As archaeological techniques improved, and with changes in theories about why cultures take the form they do, the archaeological focus changed to an examination of Maya lower class life, how they made a living, what people ate, what tools they used, how they produced food and tools, the environment they lived in. This information was believed to be as, or more, important than the information about the ruling elite.The assumption was that societies take the form they do because of their organization to produce the necessities of life. Maya Hs changed, and so did our conclusions about Maya History. Thank you, Karl Marx.

Similarly, while the History of the United States can't be changed, Hs has changed repeatedly over the years. I'm not, as a I said, an historian; I won't go into detail here. But it's certainly the case that US Hs once focused on presidents, generals, and leaders of industry. Explanations involved looking at their letters, diaries, speeches, and writings, with the assumption that these things explained why we were the way we were, why we became what we did. The ideas of the rich and famous were the explanatory factors under study. In many cases, we knew very well what members of this segment of society did and said and wrote—our information was correct, although our explanations may not have been.

That, too, has changed. Hs now looks at a much wider range of US History, with different kinds of Hs techniques and assumptions, producing very different descriptions and explanations of what happened in the past.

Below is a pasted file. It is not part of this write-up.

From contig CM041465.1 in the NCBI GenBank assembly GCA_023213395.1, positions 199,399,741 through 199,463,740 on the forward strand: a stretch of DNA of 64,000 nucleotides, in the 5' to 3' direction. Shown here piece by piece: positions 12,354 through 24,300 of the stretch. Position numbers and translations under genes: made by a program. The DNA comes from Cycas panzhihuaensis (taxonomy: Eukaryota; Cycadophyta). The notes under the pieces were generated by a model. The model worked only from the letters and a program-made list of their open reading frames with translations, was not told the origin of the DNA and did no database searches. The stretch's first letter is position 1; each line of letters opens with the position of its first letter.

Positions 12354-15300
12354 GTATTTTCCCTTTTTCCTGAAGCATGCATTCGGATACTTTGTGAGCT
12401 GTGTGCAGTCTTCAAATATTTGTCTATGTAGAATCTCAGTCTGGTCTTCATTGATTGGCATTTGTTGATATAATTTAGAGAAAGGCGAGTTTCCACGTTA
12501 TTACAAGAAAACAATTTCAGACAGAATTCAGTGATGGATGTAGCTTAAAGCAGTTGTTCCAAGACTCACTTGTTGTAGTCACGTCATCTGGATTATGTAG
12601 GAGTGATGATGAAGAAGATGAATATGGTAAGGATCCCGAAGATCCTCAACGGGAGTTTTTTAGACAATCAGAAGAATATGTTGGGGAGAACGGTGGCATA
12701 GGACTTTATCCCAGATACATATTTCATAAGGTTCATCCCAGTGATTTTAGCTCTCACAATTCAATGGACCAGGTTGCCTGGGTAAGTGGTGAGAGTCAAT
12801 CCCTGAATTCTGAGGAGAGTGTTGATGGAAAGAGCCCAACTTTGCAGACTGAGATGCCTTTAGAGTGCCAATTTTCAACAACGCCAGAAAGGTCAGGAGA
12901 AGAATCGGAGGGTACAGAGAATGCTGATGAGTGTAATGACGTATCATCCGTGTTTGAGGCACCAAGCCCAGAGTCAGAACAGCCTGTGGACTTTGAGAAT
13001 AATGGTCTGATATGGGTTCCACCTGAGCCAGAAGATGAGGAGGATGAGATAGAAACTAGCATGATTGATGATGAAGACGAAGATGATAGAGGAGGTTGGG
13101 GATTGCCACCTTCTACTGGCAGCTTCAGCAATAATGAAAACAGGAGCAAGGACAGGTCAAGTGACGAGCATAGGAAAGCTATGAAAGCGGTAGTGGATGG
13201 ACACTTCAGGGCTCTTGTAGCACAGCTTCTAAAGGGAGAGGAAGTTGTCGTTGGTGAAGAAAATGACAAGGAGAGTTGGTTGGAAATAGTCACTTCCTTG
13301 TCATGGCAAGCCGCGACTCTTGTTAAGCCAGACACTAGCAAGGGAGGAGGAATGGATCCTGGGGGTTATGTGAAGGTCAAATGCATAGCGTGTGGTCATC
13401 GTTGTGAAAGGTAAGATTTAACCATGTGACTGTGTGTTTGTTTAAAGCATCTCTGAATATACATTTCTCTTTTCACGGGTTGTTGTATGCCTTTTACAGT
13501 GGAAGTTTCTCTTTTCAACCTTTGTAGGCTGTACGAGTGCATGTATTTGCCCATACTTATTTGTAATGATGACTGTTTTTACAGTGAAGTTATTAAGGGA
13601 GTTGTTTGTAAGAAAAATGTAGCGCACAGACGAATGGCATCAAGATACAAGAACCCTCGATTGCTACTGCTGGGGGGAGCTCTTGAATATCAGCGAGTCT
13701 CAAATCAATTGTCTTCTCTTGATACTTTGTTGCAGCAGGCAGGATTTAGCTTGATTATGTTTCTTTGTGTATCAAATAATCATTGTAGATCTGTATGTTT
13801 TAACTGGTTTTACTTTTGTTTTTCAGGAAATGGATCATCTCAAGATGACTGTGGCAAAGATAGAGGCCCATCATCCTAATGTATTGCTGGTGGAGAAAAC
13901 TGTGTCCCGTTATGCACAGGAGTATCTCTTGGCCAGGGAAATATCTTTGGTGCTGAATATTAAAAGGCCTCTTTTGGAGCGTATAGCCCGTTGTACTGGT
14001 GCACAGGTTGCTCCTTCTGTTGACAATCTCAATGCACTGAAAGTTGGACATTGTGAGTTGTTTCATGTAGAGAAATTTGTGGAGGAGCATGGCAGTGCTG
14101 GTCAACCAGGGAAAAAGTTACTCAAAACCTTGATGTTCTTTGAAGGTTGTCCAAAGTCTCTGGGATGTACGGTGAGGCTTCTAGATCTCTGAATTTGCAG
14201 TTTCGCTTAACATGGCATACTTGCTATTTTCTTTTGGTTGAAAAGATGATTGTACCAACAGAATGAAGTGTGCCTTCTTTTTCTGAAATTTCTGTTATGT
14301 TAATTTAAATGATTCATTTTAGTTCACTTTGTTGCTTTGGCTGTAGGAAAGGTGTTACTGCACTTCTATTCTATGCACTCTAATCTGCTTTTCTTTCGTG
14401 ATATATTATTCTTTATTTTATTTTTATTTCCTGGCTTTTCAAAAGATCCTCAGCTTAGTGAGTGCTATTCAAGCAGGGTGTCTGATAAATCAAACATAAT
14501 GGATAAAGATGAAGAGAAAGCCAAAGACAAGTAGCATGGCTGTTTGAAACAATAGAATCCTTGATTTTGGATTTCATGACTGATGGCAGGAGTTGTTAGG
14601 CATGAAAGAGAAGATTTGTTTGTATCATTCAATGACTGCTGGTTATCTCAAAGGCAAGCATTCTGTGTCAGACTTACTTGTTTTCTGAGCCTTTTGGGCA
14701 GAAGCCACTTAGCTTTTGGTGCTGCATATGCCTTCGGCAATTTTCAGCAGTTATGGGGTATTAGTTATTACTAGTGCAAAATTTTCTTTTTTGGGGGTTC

And I'm not even going into the differences in Hs that depend on audience and medium, because this isn't something I understand well. But the Hs one produces for a text aimed at elementary school students is very different from what goes into a popular book, or TV series, aimed at adults.

The Burns/Novick series is one kind of Hs. It describes the History of the Vietnam war based on the assumption of its authors, the data that they choose to use, their intent and target in writing it. It will not be The Truth about the Vietnam war. It will be one version of the small-t truth; other versions have already been produced, and will come in the years, decades, perhaps centuries to come (see Jonathan Shay's look at what happened during the Trojan War, 2000+ years after it occurred, and what it means to the present).

Big T Truths only come from god, if you believe in god. If that source of revelation doesn't work for you, you're stuck with human beings, writing and re-writing history as Hs again and again. If you desperately want to know what "REALLY" happened in the past and why, and religious texts aren't acceptable descriptions of History, you're going to have to do Hs, and/or read the variety of other people's Hs, and decide for yourself what really happened and why. But, if you do that, keep in mind that your conclusions are your own, not universal truths that everyone should, or worse yet must, accept. And they may or may not closely approximate History.

When people assume that there is a big T Truth to be known, and especially when they believe that they KNOW what the Truth is and demand that I accept it, I take the safety off my Browning, if I can steal a useful line from Nazi history.

Oh, and by the way, I really like the Vietnam documentary. As small t truth, of course.




Jack Mallory is a long-time VVAW member.